Laying Hold of God's Promises

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J.O. Fraser, sometimes called ‘Fraser of Lisuland’ is one of my great heroes. He was a China Inland Missionary at the beginning of the 20th century, penetrating the Lisu people who lived in tribal settlements in mountainous regions of the Upper Salween.

A remarkable life

I first read his story in the book Behind the Ranges, more recently updated by his daughter Eileen Crossman, who rewrote it as Mountain Rain.

There is something phenomenally authentic about the man’s zeal to serve God and he wrote many letters home to his prayer partners which communicated extraordinary insight into how prayer works. He was a real warrior who drew on God’s grace with great fortitude. I want to share some of his quotes in this particular post.

‘I do not intend to be one of those who bemoan little results, while “resting in the faithfulness of God”. My cue is to take hold of the faithfulness of God and use the means necessary to secure big results.’

Learning from the journals

His journal of January 16th 1916 read:

‘Not a single person at service in the morning … the walls of Jericho fell down “by faith”. Of all the instances of faith in Hebrews 11, this corresponds most nearly to my case but not faith only was necessary; the wall fell down after it had been compassed about for seven days. Seven days patience was required, and diligent compassing of the city every day – which seems to typify encompassing the situation by regular, systematic prayer. Here then we see God’s way of success in our work whatever it may be – a trinity of prayer, faith and patience.’

Another comment of his:

‘Praying without faith is like trying to cut with a blunt knife – much labour extended to little purpose. For the work accomplished by labour in prayer depends on our faith; “according to your faith (not labour) be it unto you”.’

Faith stimulation

A couple more quotes for your interest and, I hope, stimulation:

  • ‘After much pressure, even agony, in prayer for Lisu souls, enabled to break through into liberty, and to pray the definite prayer of faith for Signal blessing among the Lisu during the next few months … real, prevailing prayer for the first time for a week or more and well worth the travail that led up to it … Much peace and rest of soul after making that definite prayer, and almost ecstatic joy to think of the Lisu Christian families I am going to get.’
  • ‘Anything must be done rather than let this prayer-service be dropped or even allowed to stagnate. We often speak of intercessory work being of vital importance. I want to prove that. I believe this in actual fact by giving my first and best energies to it, as God may lead. I feel like a businessman who perceives that a certain line of goods pays better than any other in his store, and who purposes making it his chief investment.’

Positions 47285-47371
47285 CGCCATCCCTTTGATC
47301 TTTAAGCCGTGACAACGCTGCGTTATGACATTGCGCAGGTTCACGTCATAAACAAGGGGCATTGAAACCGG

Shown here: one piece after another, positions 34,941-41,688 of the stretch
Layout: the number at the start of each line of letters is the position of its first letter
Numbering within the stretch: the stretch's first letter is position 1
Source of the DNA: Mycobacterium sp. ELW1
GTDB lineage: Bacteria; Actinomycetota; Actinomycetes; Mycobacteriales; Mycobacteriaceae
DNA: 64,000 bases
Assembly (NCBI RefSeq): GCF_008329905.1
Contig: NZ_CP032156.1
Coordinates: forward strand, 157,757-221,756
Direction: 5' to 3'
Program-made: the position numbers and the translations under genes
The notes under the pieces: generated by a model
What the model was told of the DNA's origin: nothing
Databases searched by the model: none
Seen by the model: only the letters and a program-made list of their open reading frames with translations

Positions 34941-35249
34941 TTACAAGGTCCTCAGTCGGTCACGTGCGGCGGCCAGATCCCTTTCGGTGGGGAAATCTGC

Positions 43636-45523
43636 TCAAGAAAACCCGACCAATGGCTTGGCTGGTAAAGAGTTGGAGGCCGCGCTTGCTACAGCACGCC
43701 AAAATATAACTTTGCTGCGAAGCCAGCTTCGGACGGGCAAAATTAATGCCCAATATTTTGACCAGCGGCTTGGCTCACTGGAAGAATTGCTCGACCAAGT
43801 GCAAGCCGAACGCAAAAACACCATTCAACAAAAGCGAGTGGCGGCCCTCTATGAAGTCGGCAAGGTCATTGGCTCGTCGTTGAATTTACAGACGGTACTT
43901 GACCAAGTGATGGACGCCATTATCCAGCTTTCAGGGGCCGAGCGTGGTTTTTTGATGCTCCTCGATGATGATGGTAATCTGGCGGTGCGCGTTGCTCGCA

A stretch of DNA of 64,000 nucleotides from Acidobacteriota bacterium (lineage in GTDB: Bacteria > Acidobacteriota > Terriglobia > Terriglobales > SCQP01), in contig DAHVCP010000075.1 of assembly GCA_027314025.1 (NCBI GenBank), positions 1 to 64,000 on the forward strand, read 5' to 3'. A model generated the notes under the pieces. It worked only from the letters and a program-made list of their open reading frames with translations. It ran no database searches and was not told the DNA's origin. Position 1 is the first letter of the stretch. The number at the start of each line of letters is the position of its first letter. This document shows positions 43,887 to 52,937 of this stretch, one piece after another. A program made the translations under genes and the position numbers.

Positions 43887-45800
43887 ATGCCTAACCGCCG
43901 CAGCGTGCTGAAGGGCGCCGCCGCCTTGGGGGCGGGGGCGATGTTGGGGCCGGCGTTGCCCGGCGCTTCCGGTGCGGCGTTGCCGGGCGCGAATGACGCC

• ‘Faith is like muscle which grows stronger and stronger with use, rather than rubber which weakens when it is stretched. Over-strained faith is not pure faith; there is a mixture of the carnal element in it. There is no strain in the ‘rest of faith’. It asks for definite blessings as God may lead. It does not hold back through carnal timidity, nor press ahead too far through carnal eagerness.’

Some ten years later, J O Fraser saw a remarkable breakthrough in his evangelistic work. Some 3,000 tribes people were saved in a very short space of time. People congratulated him on the success and wrote warm letters of appreciation, to which he responded:

  • ‘Some may say, “your prayer has at last been answered.” No! I believe it was January 12th 1915, that I was definitely led to ask God for “several hundreds of families” from the Lisu. I took the answer then, I believed then that I had it.’

I have read many helpful books on prayer but there is something about Fraser who not only prayed but learned about prayer, not at his desk but in the mountains of Lisuland, often alone and battling, learning lessons that few of us learn and experiencing God’s breathtaking faithfulness.

This is not really a book review but I would commend to you Mountain Rain. I personally have a little booklet which CIM once produced called The Prayer of Faith by J O Fraser. I know God told me to buy it in March 1964 and remember arriving at the bookshop where they told me they only had one copy. I was not surprised to hear that and have always felt that God wanted me to learn from this great man.

May God teach us to pray with faith and patience.

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Confluence is a place where the reformed, the charismatic, and the mission-minded converge to equip and serve the church to transform communities. Our authors are mostly leaders in the Newfrontiers family of churches.